The Plague—Yes That Plague—Is Alive and Well

07 Aug

Black Death

The Black Death. It hit Europe in the mid 1300s and killed millions—-some say 100 million or between 1/3 and 1/2 of Europe’s population. It changed history. It altered mankind’s view of religion. It disrupted travel and trade. It helped bring on the so-called Dark Ages.

The Black Death marches through Europe

The Black Death marches through Europe

In truth there were several plagues. caused by several different diseases, but the Black Death was especially destructive. Though it has been challenged by some, the Black Death was in all likelihood caused by a nasty little critter called Yersinia Pestis.

But that was centuries ago. Now we know what causes plague and we know how to treat it. It’s passed to humans by bites from infected fleas and can be eradicated with antibiotics. At least in most cases. So like small pox, isn’t it a relic of the past? Not really. The bug is out there and every now and then it raises its head as if to say—-Remember me?

Several cases have cropped in Colorado in the past couple of years, with two recent deaths: high school athlete Taylor Gaes and an as yet unnamed adult. Last year there were other cases of this infection.

And now another case has occurred in California–a child camping in Yosemite National Park.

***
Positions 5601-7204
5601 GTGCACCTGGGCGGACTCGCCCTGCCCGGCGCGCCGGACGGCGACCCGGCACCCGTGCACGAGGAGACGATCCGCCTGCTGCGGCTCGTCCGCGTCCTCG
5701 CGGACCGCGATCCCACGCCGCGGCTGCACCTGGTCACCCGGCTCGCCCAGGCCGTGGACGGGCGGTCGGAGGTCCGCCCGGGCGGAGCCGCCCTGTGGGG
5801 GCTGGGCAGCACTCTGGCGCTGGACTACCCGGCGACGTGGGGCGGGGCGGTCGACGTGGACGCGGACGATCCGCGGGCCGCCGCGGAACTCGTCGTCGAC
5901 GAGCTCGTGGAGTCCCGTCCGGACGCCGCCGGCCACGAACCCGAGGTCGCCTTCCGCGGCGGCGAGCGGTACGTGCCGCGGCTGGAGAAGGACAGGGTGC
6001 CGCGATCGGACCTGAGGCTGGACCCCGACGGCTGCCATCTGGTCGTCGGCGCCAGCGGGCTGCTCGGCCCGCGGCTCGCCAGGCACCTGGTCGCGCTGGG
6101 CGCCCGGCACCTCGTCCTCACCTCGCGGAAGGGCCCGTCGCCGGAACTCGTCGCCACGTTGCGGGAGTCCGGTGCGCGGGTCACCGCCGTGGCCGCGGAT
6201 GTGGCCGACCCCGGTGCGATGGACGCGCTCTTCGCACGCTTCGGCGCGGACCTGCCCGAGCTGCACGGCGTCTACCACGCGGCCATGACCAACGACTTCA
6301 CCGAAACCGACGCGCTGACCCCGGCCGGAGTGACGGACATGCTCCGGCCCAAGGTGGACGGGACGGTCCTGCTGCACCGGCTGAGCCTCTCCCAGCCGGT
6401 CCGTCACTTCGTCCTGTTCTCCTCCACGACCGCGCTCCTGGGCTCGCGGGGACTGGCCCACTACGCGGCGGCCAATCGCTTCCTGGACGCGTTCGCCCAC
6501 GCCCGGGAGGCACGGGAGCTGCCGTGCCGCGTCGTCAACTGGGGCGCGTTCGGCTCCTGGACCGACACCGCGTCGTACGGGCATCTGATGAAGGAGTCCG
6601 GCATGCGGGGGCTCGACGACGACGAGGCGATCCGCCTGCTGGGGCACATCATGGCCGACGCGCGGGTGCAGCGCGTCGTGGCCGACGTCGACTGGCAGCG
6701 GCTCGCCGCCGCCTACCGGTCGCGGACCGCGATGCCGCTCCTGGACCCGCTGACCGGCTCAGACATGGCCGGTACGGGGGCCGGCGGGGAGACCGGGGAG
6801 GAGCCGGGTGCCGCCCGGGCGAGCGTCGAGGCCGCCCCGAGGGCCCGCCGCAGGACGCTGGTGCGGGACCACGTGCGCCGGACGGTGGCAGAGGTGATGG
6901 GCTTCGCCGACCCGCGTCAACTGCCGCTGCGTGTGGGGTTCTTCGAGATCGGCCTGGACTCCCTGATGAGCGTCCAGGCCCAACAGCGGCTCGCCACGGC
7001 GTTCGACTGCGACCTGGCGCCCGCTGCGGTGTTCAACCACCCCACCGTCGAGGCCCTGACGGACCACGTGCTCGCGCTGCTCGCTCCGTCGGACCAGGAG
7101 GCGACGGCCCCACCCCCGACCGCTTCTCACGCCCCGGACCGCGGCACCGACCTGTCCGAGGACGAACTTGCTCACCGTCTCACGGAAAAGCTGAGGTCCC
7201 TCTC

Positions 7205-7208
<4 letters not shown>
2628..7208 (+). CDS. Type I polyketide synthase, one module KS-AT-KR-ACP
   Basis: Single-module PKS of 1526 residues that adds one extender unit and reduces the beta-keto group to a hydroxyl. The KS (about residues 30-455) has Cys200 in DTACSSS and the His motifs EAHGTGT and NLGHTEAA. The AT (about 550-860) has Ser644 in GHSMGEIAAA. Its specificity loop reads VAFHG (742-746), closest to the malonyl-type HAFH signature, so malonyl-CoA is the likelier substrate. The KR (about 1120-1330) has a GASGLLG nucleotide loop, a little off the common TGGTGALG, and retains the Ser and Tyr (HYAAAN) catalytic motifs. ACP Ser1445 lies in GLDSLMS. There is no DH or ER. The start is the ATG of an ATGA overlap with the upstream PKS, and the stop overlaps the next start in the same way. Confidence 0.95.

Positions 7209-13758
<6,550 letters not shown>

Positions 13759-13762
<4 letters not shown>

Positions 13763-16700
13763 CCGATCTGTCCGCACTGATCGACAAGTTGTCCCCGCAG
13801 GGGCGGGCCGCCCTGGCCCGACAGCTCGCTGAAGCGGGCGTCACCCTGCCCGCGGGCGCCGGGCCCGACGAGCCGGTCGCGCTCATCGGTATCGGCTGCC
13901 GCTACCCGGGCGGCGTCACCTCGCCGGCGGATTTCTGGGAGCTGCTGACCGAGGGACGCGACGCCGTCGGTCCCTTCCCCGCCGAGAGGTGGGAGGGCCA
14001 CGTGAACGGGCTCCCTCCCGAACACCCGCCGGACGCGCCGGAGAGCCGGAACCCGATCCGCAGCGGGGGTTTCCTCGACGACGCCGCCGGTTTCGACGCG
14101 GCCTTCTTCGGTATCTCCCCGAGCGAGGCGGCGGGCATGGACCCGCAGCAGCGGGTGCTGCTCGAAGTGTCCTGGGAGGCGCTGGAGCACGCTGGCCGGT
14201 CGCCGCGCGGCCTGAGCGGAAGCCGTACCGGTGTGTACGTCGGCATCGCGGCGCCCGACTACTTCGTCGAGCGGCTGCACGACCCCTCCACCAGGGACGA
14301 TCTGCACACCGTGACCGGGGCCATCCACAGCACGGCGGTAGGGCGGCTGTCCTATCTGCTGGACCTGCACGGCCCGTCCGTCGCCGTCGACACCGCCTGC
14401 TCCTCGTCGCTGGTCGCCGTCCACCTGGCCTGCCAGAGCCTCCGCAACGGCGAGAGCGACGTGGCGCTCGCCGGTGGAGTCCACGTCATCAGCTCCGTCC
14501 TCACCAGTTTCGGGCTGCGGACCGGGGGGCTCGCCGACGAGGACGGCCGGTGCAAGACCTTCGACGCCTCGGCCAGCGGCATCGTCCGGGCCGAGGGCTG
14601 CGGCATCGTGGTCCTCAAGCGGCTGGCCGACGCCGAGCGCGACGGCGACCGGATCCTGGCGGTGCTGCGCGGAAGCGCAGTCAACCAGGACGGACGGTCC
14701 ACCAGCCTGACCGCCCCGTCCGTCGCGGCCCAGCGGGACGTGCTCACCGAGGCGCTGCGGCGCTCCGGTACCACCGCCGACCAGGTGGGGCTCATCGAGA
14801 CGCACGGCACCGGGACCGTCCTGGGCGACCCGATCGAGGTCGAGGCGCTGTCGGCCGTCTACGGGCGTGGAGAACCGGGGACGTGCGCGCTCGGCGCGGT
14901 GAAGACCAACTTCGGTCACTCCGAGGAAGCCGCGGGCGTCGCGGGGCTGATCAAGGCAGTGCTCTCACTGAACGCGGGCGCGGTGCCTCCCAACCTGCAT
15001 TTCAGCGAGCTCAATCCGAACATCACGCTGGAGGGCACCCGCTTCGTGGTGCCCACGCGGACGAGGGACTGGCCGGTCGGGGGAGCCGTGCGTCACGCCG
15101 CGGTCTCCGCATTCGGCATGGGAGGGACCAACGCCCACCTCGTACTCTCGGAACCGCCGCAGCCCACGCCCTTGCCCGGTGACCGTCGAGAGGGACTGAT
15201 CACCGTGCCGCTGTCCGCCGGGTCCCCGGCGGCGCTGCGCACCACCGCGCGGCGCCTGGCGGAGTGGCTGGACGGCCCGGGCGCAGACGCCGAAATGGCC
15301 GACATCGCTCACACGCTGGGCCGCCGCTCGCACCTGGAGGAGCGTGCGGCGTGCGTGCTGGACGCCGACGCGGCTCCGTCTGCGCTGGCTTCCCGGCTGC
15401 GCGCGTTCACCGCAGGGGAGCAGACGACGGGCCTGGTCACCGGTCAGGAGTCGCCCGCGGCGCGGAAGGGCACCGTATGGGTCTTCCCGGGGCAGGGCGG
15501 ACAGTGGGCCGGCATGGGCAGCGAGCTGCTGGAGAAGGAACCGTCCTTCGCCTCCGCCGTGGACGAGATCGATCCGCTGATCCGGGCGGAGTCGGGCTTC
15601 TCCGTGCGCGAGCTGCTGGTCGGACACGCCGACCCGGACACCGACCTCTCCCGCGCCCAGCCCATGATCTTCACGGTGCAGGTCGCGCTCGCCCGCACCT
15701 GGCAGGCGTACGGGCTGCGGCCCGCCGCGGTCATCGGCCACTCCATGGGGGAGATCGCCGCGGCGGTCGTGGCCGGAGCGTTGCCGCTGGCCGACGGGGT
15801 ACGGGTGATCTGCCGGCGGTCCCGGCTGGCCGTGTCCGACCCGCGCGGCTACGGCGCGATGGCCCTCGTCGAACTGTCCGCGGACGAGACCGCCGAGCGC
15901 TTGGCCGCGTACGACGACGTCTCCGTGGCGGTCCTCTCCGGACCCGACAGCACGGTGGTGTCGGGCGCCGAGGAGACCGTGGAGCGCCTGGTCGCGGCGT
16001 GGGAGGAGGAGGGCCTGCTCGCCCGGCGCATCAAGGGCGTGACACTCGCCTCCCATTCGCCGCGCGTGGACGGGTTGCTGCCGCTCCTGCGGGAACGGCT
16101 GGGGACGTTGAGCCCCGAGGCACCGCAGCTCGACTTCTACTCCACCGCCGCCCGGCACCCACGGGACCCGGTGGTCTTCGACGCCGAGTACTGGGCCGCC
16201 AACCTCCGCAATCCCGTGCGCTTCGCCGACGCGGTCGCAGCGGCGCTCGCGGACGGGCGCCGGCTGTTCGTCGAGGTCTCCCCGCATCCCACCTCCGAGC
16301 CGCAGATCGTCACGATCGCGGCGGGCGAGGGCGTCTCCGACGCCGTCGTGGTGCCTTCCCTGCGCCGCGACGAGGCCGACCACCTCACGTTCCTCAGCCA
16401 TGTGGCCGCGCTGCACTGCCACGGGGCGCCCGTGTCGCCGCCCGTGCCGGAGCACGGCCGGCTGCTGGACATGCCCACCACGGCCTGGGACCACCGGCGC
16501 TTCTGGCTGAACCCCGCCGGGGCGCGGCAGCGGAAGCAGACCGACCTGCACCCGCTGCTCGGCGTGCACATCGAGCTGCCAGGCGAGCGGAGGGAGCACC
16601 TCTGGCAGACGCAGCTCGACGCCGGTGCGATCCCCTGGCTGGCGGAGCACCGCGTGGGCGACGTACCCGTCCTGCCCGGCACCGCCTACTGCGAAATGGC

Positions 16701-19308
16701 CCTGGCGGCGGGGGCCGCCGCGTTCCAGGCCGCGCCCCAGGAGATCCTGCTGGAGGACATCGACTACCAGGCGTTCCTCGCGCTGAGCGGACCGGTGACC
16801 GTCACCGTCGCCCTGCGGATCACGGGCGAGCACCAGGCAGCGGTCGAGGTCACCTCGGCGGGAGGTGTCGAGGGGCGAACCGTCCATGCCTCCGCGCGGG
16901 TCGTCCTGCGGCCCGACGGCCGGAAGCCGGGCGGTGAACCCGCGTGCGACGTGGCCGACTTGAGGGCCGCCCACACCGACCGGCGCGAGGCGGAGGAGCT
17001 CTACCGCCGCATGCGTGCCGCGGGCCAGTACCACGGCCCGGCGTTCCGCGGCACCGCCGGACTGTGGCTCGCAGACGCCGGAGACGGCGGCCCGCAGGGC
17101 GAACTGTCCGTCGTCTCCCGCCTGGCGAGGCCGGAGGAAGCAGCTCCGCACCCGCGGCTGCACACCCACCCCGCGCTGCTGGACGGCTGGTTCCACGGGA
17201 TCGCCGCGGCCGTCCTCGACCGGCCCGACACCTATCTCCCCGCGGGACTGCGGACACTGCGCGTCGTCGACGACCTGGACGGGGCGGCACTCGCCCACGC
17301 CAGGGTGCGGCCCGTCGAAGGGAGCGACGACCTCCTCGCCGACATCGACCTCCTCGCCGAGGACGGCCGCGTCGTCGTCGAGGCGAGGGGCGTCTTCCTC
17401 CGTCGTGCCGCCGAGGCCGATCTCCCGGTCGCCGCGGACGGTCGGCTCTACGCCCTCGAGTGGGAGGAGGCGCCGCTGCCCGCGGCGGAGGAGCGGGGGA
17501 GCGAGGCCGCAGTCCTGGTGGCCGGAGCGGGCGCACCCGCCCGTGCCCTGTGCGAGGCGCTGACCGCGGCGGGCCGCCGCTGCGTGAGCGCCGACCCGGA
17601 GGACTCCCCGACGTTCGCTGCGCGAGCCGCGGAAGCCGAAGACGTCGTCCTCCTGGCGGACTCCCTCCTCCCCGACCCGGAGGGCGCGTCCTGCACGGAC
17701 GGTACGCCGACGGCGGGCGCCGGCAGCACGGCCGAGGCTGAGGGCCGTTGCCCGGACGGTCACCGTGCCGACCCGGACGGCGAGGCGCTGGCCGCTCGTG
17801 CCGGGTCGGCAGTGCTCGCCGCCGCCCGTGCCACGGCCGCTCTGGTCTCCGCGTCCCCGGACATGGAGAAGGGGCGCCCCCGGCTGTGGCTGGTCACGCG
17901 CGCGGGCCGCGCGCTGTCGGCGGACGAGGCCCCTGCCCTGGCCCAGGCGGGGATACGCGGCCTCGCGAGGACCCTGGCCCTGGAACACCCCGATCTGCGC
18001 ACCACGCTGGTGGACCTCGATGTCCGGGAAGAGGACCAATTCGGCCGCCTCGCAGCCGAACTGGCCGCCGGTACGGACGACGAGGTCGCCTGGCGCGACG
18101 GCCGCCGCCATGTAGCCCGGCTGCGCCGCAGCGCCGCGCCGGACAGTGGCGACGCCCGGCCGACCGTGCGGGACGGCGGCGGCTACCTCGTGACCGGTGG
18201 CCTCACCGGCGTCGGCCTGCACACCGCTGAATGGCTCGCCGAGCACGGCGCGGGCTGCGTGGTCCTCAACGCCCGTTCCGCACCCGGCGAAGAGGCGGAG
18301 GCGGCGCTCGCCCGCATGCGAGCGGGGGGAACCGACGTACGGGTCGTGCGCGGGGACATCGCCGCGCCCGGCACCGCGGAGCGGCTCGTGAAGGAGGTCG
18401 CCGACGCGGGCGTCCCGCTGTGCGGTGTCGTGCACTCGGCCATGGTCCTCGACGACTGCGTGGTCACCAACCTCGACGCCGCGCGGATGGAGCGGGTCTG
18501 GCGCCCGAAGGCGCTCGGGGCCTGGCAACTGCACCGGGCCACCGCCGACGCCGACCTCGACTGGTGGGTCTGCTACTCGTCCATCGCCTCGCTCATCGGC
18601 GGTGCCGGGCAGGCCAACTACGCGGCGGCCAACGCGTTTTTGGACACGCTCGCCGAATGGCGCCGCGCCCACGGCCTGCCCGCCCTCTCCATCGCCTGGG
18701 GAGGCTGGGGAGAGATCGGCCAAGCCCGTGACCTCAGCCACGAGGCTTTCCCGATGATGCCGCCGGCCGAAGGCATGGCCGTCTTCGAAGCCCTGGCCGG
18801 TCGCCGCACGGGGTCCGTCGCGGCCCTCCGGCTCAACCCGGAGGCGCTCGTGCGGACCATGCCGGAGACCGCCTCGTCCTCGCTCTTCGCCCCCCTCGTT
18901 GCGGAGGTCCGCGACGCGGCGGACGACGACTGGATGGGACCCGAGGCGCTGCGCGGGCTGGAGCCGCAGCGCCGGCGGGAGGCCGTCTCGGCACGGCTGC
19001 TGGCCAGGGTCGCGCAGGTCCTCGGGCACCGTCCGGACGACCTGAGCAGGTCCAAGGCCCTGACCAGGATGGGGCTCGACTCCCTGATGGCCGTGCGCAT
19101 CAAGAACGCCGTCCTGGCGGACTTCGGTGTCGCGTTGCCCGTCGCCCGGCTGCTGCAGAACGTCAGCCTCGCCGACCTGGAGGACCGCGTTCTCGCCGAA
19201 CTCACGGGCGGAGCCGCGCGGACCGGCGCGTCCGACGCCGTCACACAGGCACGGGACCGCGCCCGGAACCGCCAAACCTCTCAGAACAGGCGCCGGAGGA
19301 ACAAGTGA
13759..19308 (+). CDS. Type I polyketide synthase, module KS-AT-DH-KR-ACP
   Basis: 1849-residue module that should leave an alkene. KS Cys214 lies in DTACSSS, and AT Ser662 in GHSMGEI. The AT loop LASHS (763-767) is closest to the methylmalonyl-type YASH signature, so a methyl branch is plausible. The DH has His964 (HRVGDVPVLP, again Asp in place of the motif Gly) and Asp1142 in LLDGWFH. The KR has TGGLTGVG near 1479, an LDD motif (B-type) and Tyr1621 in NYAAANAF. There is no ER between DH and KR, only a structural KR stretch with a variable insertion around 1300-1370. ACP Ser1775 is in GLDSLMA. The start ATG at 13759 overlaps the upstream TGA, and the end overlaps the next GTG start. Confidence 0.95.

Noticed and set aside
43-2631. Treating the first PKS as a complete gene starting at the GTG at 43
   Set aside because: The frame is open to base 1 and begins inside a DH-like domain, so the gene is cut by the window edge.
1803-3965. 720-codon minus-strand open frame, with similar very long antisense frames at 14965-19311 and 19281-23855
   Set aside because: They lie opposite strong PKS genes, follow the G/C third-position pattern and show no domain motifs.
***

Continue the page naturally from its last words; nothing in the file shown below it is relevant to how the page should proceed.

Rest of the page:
So the plague is not just of historical significance, but rather is still with us.

I’ve blogged about this before and here are the links to those posts:


Posted by on August 7, 2015 in Medical History, Medical Issues


5 responses to “The Plague—Yes That Plague—Is Alive and Well

  1. Kathleen Kay

    August 7, 2015 at 8:52 am

    When I was a child I received a bubonic plague vaccination in preparation for a move to a Third World country. I’ve often wondered if I would have any lingering protection as a result, or if it would have worn off entirely years ago?


    • D.P. Lyle, MD

      August 7, 2015 at 5:09 pm

      It would need to be updated if you visited a place where plague was endemic.


  2. Angus Brownfield

    August 7, 2015 at 11:12 pm

    When I worked at California’s Department of Public Health in the 1960s, there were two full-time zoologists, working out of the Bureau of Vector Control, whose primary assignment was monitoring plague in wild rodents AND among the rats in dumps around the San Francisco Bay Area, where plague was enzootic.


  3. Suzanne Adair

    August 8, 2015 at 9:17 am

    I got Bubonic Plague in 2001, in a suburban area of metro-Atlanta. Nearby development had displaced rats. Rats found their way into our yard and garage. My dog carried the rats’ fleas to a couch.

    No one wants to believe you can get Plague in your yard in Atlanta, right? Widespread panic would ensue. So it was misdiagnosed as a virus, and I wasn’t given antibiotics appropriate to Plague. That meant my immune system and genetics had to get rid of it. Took about two weeks for my lymph nodes to recede, and the one in my right groin felt weird for about a year afterwards. After I moved to Raleigh, North Carolina, I described my symptoms to a doctor; he went pale and said yes, most likely I’d had Plague.

    Obviously I’m partially CCR5 resistant. My mother’s family did come from that area in England where people survived Plague centuries ago. Because of what happened to me, I suspect that Plague is being misdiagnosed in the U.S. and is actually a lot more common than what the CDC is reporting.



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